The Cubs' regular second baseman for nine years, Beckert was a reliable contact hitter
who hit second in the batting order for most of his career. He was the most difficult
batter to strike out in the NL five times (in 1968 he whiffed only 20 times in 643
at-bats), and he walked only slightly more often, but nonetheless led the NL in runs
scored with 98 in '68. Although never considered a power hitter, he had 20 or more
doubles in six seasons.
Beckert was a minor league shortstop, but switched to second
base after Ken Hubbs died. He won the Cubs' second-base job in 1965 and adjusted
quickly to his new position, leading the NL in assists while finishing second in
double plays and total chances per game. For his entire Cub career, he played alongside
shortstop Don Kessinger (who often led off in front of Beckert), giving the Cubs
an outstanding defensive keystone combo. Throughout Beckert's career, he was overshadowed
by two of the greatest second basemen in baseball history. When he first came up,
Bill Mazeroski was regularly leading the league in most defensive categories; after
Maz faded, Joe Morgan grabbed the second-base spotlight. Beckert was second in the
NL in assists from 1966 to 1969, and in 1971 he won a Gold Glove. He received his
nickname, Bruno (after the wrestler Bruno Sammartino), from teammate Paul Popovich
in the minor leagues, because Beckert frequently knocked down other infielders in
pursuit of pop-ups.
Although he hit only .239 as a rookie, Beckert quickly improved
and went on to hit .280 or better the next six seasons, peaking at .342 in 1971.
On June 3, 1971, he drove in Ken Holtzman with the only run of the game in Holtzman's
against the Reds.
After his skills were eroded by knee and heel injuries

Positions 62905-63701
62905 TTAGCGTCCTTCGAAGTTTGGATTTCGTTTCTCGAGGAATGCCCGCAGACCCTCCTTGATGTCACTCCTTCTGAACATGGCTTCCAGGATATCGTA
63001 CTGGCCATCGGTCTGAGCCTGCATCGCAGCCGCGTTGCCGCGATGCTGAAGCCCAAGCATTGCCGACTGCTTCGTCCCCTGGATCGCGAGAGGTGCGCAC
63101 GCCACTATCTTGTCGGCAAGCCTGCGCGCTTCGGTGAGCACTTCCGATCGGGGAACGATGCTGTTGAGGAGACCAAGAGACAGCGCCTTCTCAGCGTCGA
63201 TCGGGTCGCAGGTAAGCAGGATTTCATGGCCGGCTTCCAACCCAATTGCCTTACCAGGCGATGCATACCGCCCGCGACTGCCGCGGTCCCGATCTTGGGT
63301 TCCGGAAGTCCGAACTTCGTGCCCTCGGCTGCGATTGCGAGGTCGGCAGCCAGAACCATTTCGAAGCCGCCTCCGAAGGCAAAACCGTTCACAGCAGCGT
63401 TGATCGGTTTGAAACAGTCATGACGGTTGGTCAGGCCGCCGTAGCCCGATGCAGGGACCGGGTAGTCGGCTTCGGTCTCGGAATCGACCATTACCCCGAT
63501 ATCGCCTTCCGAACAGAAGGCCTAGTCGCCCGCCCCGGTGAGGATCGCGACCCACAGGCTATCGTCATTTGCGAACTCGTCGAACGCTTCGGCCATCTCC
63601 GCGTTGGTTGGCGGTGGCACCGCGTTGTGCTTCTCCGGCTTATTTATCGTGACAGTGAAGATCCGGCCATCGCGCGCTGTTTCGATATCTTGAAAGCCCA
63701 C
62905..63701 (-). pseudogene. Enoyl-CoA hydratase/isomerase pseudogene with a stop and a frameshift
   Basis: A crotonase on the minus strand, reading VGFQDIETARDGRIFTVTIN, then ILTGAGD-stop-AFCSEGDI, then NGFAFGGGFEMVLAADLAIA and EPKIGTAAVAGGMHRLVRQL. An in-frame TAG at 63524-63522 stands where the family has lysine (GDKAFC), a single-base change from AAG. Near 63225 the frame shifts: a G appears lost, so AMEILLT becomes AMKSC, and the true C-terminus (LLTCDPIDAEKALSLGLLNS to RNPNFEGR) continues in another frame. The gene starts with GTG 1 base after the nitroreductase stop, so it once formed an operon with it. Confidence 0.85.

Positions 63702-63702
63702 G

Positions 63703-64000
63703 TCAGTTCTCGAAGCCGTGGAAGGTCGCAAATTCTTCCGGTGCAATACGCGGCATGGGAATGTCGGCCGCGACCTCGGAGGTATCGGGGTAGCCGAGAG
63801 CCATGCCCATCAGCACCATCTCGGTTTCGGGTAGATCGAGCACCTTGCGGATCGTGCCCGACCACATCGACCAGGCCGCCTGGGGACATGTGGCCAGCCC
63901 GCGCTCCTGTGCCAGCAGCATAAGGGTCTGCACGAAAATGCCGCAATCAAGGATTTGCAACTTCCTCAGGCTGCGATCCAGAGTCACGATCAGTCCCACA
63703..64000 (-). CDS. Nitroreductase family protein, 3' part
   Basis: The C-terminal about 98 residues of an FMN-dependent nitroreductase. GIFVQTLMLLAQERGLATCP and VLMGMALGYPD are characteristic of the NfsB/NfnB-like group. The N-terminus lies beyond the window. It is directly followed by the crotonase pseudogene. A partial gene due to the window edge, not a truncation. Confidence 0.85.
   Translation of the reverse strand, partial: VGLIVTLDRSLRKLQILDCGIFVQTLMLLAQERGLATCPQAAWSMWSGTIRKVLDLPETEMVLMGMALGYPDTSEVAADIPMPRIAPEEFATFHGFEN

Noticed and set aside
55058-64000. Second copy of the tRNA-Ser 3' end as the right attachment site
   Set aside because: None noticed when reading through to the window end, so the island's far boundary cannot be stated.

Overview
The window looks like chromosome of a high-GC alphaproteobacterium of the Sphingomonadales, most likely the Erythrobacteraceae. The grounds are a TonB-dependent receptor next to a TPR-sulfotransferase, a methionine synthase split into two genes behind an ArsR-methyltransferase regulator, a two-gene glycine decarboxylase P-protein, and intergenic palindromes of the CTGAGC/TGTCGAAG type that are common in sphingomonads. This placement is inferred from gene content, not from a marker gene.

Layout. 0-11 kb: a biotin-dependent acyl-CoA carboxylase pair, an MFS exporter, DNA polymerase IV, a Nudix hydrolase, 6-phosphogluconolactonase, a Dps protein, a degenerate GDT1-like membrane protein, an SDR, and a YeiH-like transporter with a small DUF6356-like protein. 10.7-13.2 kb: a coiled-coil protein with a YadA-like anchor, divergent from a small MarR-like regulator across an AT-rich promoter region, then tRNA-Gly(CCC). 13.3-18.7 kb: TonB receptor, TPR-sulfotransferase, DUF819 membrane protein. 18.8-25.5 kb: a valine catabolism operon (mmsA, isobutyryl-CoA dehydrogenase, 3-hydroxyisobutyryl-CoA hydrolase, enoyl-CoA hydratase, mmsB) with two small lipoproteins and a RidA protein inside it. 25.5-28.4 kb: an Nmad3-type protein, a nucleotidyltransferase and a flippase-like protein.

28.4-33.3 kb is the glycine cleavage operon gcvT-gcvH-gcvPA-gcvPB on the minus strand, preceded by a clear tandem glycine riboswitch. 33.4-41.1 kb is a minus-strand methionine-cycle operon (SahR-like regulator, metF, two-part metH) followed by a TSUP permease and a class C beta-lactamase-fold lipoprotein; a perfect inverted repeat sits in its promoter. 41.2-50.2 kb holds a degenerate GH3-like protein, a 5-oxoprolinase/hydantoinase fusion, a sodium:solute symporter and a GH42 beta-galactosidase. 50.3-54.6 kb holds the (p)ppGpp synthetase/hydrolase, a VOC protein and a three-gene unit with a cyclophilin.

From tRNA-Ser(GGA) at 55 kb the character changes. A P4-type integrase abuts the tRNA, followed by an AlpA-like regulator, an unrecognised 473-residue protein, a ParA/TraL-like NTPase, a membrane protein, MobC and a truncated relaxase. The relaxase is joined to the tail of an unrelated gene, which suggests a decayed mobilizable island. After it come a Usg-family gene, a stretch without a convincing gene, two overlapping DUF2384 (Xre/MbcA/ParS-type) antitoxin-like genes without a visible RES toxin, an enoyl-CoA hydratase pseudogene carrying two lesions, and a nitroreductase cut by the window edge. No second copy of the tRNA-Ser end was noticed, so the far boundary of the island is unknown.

over the next two seasons, Beckert was traded to the Padres for outfielder Jerry
Morales. In San Diego, Beckert was a part-time infielder and pinch hitter limited
again by ankle and finger injuries.
FROM THE BASEBALL CHRONOLOGY
»May 20, 1967: At Wrigley, the Cubs pound Brooklyn, 203 to give Ken Holtzman (50) a win before he leaves tomorrow for a 6-month tour of duty in the Army. The hitting stars are Adolpho Phillips with 6 RBI, Randy Hundley with a grand slam, and Glenn Beckert with a double and an inside-the-park HR. Rounding out the scoring is Ted Savage's steal of home. In the Dodger dugout in 7th inning, Don Drysdale waves a white handkerchief of surrender. Holtzman will pitch on weekend passes and tack on another 4 wins without a loss.
»July 26, 1970: Johnny Bench of the Reds and Orlando Cepeda of the Braves each collect three consecutive homers and seven RBIs during respective games with the Cardinals and Cubs. Bench hits all three off Steve Carlton and adds a single in the Reds 125 win over the Cards. Bench now has 33 homers and 95 RBIs to lead the majors. Cepeda collects his seven RBIs in the Braves 83 win over the Cubs in game 1. His first two are solo shots, and the 3rd follows an intentional walk to Aaron to load the bases. His last RBI comes on a single in the 9th. In the nitecap of the twinbill, Cepeda has three hits but the Cubs win, 76. Glenn Beckert, 2-for-3 in the opener, raps five straight hits in game two to lead Chicago.
»September 16, 1972:
At Wrigley, Glenn Beckert sets a dubious major-league record by stranding 12 base runners but his Cubs beat the Mets, 185. The Cubs jump first, knocking out Tom Seaver in just two 1/3 innings. After Seaver loads the bases on walks in the 3rd, pitcher Burt Hooton homers. Chicago garners 15 walks, with Elrod Hendricks walking five straight times, a National League record. Cubs 2B Glenn Beckert sets a dubious major-league record when he strands 12 baserunners.
»May 19, 1973: Philadelphia's Ken Brett holds Chicago's Glenn Beckert hitless in the first game, a 30 win, of a doubleheader, ending his 26-game hitting streak. Chicago takes the nitecap, 76.